This policy is dramatically illustrated in the military’s extensive ‘order of battle,’ a lengthy list of personalities and human rights organizations tagged as ‘fronts’ of the Communist Party of the Philippines (CPP) and therefore classified as ‘enemies of the state.’ In Central Luzon, as a case in point, counterinsurgency operations start with the setting up of a military detachment in the community.

At the early stage, soldiers conduct ‘house-to-house visits,’ demanding resident certificates or ‘cedulas’ from all members of the family – even those below 18 years of age. Among the information collected are names, occupations and organizational affiliations of the residents. These are data that will give the military a picture of the “power structure” and political alignment of the community. Failure to present a ‘cedula’ is seen as tacit admission of the person’s membership to the insurgency. They are then ‘invited’ for further interrogation in the camp – with no counsel present – so as to ‘clear’ their name. Anyone who fails this vetting procedure will be enrolled in the military ‘watch-list’ or be required to make regular visits to the camp to prove innocence.

Most often, ‘suspected’ persons speak of being threatened, harassed and even tortured in the process of military interrogation. Collected information “is used either to identify NPA fighters and members of leftist civil society (or ‘front’) organizations or as a starting point for conducting individual interviews to elicit that information.”3 In many instances, the military would call for a barangay-wide meeting or ‘pulong-bayan’ after the ‘house-to-house census.’ In these assemblies, they would show a video documentary titled ‘Know Thy Enemies’ to vilify the CPP/NPA/NDF and its alleged ‘front’ organizations. Indoctrination follows and a ‘sham mass surrender’ ritual concludes the assembly, to show the community’s intention of “returning to the fold of the government.” The vilification and intimidation of persons who do not “surrender” too often escalate into torture, enforced disappearance or extrajudicial execution.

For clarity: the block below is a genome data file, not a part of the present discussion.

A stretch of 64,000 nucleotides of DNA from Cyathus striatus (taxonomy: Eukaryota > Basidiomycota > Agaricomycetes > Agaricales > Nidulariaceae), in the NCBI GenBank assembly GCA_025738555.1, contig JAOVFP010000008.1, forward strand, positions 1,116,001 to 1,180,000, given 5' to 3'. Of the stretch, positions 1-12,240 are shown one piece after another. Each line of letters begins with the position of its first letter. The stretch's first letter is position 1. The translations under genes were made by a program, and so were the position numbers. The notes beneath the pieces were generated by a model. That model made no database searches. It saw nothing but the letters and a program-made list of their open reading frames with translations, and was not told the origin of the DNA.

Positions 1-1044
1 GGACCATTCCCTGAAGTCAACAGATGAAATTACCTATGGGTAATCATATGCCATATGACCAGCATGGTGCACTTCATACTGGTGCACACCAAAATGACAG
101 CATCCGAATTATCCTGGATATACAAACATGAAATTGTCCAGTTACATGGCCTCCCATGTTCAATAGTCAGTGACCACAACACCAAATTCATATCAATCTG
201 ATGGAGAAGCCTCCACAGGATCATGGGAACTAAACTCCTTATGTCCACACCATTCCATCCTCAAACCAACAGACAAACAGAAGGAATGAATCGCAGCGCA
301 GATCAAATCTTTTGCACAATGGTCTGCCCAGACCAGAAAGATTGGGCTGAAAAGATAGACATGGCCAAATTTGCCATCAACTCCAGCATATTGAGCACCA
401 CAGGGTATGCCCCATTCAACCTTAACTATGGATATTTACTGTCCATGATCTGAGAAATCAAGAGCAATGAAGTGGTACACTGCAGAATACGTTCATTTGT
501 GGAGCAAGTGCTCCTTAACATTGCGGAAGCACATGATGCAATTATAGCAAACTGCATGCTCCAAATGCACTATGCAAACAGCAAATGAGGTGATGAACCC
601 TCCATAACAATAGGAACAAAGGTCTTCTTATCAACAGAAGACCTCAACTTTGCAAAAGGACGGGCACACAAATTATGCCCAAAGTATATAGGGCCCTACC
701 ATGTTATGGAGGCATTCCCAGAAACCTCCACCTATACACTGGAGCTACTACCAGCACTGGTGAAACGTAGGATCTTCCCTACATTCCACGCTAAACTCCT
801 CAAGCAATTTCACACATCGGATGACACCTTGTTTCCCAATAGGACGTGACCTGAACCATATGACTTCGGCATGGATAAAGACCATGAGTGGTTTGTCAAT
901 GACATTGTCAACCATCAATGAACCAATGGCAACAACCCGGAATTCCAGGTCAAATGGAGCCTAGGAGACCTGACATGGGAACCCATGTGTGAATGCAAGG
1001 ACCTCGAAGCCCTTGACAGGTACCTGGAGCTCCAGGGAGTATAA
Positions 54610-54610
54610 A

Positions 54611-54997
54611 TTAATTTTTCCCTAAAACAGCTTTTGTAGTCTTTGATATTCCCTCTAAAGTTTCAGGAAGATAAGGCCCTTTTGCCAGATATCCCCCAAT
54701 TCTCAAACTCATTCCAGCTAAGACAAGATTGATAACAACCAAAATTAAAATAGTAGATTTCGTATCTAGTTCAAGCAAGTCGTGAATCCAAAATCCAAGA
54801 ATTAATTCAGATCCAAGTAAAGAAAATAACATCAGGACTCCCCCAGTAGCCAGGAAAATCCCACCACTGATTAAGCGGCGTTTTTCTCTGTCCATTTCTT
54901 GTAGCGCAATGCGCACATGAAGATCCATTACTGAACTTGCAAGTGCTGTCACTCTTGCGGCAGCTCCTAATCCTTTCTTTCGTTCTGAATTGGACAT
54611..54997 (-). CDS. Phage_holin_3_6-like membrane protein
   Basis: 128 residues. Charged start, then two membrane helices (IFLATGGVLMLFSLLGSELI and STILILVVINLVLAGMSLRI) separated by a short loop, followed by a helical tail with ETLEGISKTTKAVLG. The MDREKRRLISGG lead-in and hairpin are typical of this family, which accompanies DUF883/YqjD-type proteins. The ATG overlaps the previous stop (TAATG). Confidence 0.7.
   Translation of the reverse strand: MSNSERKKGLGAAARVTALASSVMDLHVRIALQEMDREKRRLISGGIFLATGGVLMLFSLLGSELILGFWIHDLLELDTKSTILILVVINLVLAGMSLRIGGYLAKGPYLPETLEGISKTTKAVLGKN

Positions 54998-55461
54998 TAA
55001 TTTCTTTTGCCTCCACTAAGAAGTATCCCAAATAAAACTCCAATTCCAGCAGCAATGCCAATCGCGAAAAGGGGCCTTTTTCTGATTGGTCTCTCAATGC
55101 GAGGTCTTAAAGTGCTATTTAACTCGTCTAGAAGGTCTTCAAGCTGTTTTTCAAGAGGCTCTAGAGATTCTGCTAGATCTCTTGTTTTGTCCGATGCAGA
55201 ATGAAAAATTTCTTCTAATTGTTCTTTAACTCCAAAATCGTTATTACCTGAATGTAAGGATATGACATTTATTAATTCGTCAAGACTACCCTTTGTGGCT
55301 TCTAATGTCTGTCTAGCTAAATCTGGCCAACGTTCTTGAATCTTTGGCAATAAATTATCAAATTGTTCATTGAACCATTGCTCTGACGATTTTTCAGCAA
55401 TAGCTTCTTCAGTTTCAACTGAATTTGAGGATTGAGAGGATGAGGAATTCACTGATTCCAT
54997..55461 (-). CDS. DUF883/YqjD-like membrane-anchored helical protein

Information gathered is also used to recruit or assign residents as members of Civilian Volunteer’s Organization (CVO), Barangay Self Defense Unit (BSDU) or Citizens Armed Forces Geographical Unit (CAFGU). These paramilitary groups would ‘hold’ the barangay once it has been ‘cleared’, the military hopes. The civilian volunteers accompany AFP units on operations, and serve, in effect, as armed informants, enabling the military to pull back and focus on other barangays.4